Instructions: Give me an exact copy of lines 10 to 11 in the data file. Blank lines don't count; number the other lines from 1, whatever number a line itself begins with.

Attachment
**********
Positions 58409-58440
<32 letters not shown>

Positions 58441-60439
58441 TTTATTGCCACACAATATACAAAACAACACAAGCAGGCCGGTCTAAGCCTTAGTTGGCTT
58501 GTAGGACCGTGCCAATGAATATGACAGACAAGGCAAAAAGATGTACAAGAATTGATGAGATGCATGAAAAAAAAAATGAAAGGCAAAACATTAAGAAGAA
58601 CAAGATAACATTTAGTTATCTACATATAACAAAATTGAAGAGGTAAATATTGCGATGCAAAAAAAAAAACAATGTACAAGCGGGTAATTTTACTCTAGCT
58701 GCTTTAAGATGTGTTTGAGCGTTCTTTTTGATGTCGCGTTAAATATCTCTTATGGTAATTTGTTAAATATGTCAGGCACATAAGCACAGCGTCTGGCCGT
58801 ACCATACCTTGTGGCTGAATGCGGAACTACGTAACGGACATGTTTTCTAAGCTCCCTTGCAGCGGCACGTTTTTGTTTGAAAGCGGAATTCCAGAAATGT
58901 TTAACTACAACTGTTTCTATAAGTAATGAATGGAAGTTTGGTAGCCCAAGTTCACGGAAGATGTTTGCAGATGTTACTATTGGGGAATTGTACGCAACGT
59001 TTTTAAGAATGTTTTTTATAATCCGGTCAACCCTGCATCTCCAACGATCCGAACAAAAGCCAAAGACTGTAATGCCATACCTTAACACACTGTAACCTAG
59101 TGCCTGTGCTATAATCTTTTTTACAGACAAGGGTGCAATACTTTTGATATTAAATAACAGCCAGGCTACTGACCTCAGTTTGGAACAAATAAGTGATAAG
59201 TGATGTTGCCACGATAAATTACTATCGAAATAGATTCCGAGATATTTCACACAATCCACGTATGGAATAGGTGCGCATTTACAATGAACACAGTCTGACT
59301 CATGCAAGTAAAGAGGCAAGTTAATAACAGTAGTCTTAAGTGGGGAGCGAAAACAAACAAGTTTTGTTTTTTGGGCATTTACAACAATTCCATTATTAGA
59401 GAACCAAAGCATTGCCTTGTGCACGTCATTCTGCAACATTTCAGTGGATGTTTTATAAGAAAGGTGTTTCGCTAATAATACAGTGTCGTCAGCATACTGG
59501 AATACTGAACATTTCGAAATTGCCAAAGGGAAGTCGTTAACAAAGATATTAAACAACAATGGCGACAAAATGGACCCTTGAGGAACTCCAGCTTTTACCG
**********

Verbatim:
59001 TTTTAAGAATGTTTTTTATAATCCGGTCAACCCTGCATCTCCAACGATCCGAACAAAAGCCAAAGACTGTAATGCCATACCTTAACACACTGTAACCTAG
59101 TGCCTGTGCTATAATCTTTTTTACAGACAAGGGTGCAATACTTTTGATATTAAATAACAGCCAGGCTACTGACCTCAGTTTGGAACAAATAAGTGATAAG